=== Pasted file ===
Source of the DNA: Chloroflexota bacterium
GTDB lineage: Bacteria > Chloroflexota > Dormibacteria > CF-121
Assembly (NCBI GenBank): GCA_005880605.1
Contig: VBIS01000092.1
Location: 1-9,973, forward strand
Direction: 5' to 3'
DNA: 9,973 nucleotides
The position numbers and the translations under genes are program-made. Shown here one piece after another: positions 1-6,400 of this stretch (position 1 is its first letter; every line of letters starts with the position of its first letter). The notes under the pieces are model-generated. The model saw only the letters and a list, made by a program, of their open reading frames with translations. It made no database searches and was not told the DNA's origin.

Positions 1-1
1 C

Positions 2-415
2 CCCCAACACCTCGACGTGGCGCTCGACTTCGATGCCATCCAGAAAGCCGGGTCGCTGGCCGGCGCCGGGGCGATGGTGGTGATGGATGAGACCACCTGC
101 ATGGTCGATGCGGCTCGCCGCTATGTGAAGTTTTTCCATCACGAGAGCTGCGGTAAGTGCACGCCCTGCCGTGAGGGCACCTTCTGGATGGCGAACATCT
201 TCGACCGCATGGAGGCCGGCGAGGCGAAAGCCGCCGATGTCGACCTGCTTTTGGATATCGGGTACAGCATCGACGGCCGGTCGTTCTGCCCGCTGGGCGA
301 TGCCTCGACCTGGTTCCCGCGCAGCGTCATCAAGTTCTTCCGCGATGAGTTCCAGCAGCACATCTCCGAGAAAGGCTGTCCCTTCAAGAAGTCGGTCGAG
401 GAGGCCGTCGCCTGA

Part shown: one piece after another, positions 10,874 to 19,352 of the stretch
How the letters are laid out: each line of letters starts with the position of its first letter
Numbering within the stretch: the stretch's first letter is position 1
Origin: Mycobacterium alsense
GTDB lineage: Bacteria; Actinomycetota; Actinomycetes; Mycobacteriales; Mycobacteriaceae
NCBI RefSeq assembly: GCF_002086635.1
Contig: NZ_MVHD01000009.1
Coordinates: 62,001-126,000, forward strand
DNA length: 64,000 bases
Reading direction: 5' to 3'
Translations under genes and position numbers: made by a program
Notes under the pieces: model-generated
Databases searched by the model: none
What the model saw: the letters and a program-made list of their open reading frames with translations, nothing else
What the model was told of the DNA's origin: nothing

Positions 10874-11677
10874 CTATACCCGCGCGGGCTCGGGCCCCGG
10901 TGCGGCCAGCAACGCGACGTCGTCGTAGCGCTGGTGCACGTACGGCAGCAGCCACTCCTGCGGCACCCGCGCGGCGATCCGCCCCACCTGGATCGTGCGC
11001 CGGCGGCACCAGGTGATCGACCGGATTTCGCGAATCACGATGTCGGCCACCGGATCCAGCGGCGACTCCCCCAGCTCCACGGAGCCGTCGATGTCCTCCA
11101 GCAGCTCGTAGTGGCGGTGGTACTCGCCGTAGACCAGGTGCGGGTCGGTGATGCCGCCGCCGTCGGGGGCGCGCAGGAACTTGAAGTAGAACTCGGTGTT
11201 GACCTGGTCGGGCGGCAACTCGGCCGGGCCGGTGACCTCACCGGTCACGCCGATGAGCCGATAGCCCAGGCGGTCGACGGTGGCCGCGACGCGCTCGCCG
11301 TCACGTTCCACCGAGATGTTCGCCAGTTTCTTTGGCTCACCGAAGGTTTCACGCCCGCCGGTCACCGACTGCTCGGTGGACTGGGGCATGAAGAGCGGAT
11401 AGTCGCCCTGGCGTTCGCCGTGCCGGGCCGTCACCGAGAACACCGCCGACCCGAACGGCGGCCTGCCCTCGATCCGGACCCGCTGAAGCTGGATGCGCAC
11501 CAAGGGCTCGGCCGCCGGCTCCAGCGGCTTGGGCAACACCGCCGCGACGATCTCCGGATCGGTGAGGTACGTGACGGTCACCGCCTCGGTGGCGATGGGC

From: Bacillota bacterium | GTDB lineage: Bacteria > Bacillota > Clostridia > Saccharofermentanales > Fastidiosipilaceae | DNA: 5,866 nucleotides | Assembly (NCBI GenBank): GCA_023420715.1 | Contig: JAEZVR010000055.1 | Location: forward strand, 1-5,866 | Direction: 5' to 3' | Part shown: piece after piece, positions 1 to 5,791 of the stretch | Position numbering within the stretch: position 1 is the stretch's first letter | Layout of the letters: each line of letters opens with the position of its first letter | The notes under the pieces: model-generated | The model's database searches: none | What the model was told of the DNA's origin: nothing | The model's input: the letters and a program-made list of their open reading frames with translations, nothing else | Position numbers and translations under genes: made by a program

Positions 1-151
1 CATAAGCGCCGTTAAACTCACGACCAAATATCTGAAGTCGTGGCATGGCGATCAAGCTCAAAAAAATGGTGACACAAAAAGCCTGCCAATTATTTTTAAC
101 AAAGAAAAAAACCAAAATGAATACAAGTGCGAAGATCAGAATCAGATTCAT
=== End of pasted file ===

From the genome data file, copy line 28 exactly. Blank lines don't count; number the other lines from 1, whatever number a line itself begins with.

Notes under the pieces: model-generated